The Future of the Voting Rights Act
On June 30th, over 100 people attended "The Future of the Voting Rights Act," a morning conference cosponsored by the New America Foundation and FairVote. The conference featured some of the nation's top voting rights experts, who came together to review the recent Supreme Court decision known as NAMUDNO and its impacts, and to think more expansively about voting rights and representation in the United States. Besides a packed house, as well as an additional 50 people watching via live webcast, a dozen staff and lawyers from the Department of Justice attended, including the head of the Voting section of the Civil Rights division, as well as many other voting rights experts and academics.
Panelists spoke on a wide range of topics, from specific issues related to Section 5 of the Voting Rights Act to the possibility of a right-to-vote amendment and other reforms like proportional voting which hold potential to give representation to an increasingly diverse nation.
Below are full-length videos of both panels, including a list of the times for the appearance of speakers.
Welcome and Introductory Comments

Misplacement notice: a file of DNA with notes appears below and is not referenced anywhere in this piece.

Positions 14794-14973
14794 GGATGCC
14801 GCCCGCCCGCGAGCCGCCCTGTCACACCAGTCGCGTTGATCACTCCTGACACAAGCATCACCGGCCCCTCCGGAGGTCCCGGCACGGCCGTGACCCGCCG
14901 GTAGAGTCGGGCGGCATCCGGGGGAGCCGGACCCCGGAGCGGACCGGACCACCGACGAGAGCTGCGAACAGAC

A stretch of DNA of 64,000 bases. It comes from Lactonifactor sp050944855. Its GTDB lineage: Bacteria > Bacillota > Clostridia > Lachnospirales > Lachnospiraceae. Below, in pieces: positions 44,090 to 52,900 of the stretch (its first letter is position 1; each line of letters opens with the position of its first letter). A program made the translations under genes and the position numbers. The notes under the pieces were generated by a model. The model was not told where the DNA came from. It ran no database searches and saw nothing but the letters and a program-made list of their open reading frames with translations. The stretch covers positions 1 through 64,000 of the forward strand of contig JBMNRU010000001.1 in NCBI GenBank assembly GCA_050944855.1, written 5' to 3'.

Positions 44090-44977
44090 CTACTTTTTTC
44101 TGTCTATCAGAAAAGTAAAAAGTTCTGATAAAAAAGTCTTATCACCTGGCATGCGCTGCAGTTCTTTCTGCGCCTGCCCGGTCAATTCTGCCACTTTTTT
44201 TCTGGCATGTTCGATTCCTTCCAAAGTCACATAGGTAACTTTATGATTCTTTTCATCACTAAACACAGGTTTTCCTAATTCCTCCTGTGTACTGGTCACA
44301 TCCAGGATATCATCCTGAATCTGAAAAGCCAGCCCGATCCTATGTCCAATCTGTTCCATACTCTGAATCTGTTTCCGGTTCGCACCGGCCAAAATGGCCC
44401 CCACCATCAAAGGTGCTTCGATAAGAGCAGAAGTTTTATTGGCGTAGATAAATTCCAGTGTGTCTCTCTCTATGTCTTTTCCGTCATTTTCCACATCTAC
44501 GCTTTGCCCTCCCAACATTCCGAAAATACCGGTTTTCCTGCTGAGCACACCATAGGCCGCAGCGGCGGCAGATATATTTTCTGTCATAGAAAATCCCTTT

0:00-8:30 Steven Hill, Director, Political Reform Program, New America Foundation
The Supreme Court and Minority Voting Rights: A Discussion of NAMUDNO
8:30-11:38 Rob Richie, Executive director, FairVote
11:55-21:50 Kristen Clarke, Co-Director, Political Participation Group of the NAACP Legal Defense and Educational Fund
22:40-33:47 Nate Persily, Professor of Law and Political Science, Columbia Law School
33:51-43:35 Lisa Bornstein, Senior Counsel, Leadership Conference on Civil Rights
43:49-55:45 Jamin Raskin, State Senator, (Maryland), Director of the Law and Government Program, Washington College of Law
55:52-1:07:13 Edward Hailes, Senior Attorney, The Advancement Project
1:07:13 Questions and Answers
After NAMUDNO: Fair Representation in a Changing America
0:00-3:00 Steven Hill, Director, Political Reform Program, New America Foundation
3:00-10:00 Myrna Perez, Brennan Center, Counsel on Democracy
13:58-22:30 Jon Greenbaum, Legal Director, Lawyers' Committee for Civil Rights Under Law
23:35-32:10 Michael McDonald, Associate Professor of Government and Politics, George Mason University, Senior Fellow, Governance Studies, Brookings Institution
32:45-40:40 Amy Ngai, Director, Program for Representative Government, FairVote
41:30-50:18 Steven Mulroy, Associate Professor of Law, University of Memphis School of Law, Shelby County Board of Commissioners
50:50-54:40 Lightning Round, Yes and No style questions for all of the panelists
54:45 Questions and Answers